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Downstream processing was discussed in the lectures by Prof. Shuichi Yamamoto (Department of Chemical Engineering, Yamaguchi University, Japan) about high-throughput process development methods for chromatography of biopharmaceuticals, and by Dr. Uwe Gottschalk (Vice President, Sartorium Stedim Biotech, Germany), on the current best practices in biomanufacturing and the critical role of innovation. Dr. Olivier Pitiot (Sanofi Pasteur, Director Bioprocess R&D, France), discussed the downstream processing challenges during viral vaccine purification and inactivation process development, while Dr. C. N. Ramchand of Laila Pharmaceuticals Pvt. Ltd, Chennai, described the use of magnetic nanoparticles in the bioseparation of proteins, DNA and mRNA.

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Besides the process development aspects of biopharmaceuticals, Dr. Sriram Akundi (Head of Quality and Regulatory Affairs, Biocon Ltd, Bangalore, India) also discussed the regulatory requirements of bioprocessing of therapeutic proteins. Various scientists from sponsoring companies such as Dr. C. V. Babu (Agilent Technologies India Pvt. Ltd), Dr. K. S. Rakesh (Waters India Pvt. Ltd), Dr. D. Muruganand (Eppendorf India Ltd) and Dr. Masilamani Selladurai (Pall Life Sciences) spoke about the technologies offered by their companies for the production or analysis and characterization of therapeutic biomolecules.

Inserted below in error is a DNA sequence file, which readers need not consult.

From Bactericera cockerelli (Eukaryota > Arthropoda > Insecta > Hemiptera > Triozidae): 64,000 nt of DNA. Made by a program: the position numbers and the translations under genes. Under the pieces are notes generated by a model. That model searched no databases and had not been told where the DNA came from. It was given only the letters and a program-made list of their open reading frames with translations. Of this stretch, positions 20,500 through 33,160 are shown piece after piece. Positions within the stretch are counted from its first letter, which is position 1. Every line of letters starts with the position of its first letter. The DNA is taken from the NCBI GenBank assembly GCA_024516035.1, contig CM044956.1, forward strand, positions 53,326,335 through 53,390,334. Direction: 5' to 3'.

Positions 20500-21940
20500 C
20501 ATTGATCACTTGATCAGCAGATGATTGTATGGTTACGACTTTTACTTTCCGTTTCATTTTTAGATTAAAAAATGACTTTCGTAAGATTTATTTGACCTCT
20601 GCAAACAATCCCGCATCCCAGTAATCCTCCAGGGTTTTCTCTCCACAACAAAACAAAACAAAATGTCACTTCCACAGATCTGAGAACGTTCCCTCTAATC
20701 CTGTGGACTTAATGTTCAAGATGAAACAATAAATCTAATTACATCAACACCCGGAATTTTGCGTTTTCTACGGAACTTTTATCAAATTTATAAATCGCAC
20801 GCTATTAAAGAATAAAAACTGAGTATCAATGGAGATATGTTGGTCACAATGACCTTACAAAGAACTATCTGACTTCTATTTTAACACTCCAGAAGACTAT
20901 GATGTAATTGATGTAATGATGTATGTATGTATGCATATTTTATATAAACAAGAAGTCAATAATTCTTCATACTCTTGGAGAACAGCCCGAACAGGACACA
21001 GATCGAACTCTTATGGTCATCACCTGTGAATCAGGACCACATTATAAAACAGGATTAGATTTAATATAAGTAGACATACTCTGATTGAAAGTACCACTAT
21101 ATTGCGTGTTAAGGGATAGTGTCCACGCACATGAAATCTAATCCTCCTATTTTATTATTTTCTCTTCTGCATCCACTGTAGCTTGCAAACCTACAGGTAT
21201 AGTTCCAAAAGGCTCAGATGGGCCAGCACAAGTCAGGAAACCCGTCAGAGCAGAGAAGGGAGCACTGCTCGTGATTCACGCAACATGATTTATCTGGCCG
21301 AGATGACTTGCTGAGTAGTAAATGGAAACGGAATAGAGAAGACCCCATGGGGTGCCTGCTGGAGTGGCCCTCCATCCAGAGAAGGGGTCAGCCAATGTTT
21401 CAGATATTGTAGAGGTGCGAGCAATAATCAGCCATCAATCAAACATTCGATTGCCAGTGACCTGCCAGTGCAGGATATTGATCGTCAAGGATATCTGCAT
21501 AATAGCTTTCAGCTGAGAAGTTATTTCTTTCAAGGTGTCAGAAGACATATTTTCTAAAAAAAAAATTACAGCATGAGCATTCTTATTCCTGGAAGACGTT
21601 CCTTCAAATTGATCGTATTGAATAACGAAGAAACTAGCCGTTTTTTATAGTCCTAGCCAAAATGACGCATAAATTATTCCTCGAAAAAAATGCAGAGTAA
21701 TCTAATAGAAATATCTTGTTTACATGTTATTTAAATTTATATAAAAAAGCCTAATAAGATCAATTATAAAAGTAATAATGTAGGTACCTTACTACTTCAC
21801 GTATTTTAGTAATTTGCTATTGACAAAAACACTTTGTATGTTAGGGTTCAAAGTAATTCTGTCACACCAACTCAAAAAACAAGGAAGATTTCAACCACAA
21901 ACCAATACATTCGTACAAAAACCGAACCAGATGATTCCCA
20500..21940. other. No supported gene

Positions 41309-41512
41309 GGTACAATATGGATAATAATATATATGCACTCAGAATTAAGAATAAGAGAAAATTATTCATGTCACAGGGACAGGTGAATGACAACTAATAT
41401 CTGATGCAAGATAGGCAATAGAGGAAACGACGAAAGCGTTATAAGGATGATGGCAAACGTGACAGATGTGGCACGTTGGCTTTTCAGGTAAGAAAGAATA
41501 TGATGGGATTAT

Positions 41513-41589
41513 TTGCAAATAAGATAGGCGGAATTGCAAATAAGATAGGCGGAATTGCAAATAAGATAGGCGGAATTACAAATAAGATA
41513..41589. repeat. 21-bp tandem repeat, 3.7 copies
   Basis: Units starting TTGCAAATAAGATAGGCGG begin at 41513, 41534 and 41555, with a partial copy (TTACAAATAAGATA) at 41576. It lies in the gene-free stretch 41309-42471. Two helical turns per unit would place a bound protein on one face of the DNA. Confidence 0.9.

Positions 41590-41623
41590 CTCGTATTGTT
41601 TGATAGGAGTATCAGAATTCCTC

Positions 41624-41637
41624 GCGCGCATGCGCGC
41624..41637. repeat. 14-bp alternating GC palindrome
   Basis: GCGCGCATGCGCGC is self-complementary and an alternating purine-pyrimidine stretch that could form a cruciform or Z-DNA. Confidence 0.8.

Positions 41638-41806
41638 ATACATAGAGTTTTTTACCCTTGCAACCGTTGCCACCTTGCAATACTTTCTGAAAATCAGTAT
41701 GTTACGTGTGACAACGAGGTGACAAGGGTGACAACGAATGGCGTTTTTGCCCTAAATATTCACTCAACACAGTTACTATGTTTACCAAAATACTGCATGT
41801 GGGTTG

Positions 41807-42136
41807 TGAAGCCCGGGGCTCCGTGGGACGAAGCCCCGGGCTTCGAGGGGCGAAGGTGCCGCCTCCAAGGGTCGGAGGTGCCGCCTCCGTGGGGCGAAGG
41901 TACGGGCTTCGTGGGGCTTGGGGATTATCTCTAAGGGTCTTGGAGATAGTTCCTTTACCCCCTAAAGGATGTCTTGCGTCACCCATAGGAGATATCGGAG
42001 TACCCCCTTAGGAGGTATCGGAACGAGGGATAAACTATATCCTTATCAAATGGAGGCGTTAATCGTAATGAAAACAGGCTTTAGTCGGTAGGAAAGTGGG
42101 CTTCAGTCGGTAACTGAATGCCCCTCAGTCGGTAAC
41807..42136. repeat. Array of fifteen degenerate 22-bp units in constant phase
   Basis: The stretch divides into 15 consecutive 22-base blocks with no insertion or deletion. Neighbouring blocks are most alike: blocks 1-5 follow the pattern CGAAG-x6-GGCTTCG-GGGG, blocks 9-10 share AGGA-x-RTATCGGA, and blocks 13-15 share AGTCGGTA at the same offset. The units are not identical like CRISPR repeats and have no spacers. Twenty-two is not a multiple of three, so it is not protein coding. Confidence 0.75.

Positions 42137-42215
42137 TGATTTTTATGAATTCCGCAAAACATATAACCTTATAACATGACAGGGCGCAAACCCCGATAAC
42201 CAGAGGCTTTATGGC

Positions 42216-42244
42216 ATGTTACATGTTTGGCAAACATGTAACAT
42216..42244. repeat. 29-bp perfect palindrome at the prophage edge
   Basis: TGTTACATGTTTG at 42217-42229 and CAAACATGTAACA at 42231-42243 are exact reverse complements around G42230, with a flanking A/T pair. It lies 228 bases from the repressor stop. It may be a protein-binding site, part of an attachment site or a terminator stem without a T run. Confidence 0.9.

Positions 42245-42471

The field of natural products research was covered by Prof. Paturu Kondaiah (IISc, Bangalore, India) Prof. Vinay Sheel Bansal (CBST, VIT University, India) and Dr. M. Deepak (Natural Remedies Pvt. Ltd, Bangalore, India). Dr. V. G. Pal, (iFAST Learning Pvt. Ltd, India), gave a lecture describing the need for focused training of biotechnology graduates that would allow them to meet industry's needs. Students and postdoctoral researchers also participated in the program through both oral presentations and poster presentations.

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A cultural program featuring classical instrumental, vocal music as well as Indian classical and folk dance performances was held on July 26. These were performed by students of a performing arts academy in Vellore (one of whom is also a Ph.D. scholar in CBST) and there was also a classical instrumental music performance by the CBST Director, Prof. M. A. Vijayalakshmi. The program was much enjoyed by both Indian and foreign members of the audience. A valedictory function was held on the final day of the symposium in which the VIT Chancellor, Dr. G. Viswanathan presented the awards for best poster and best oral presentation to Mr. Mahendiravarman (Anna University, Chennai, India) and Mr. Nithin Sanghe (IIT Madras, Chennai, India), respectively. The symposium closed on the forward-looking note that the future of biotechnology lay in the collaborative interactions between academia and industry, wherein each partner could tap into the strengths of the other.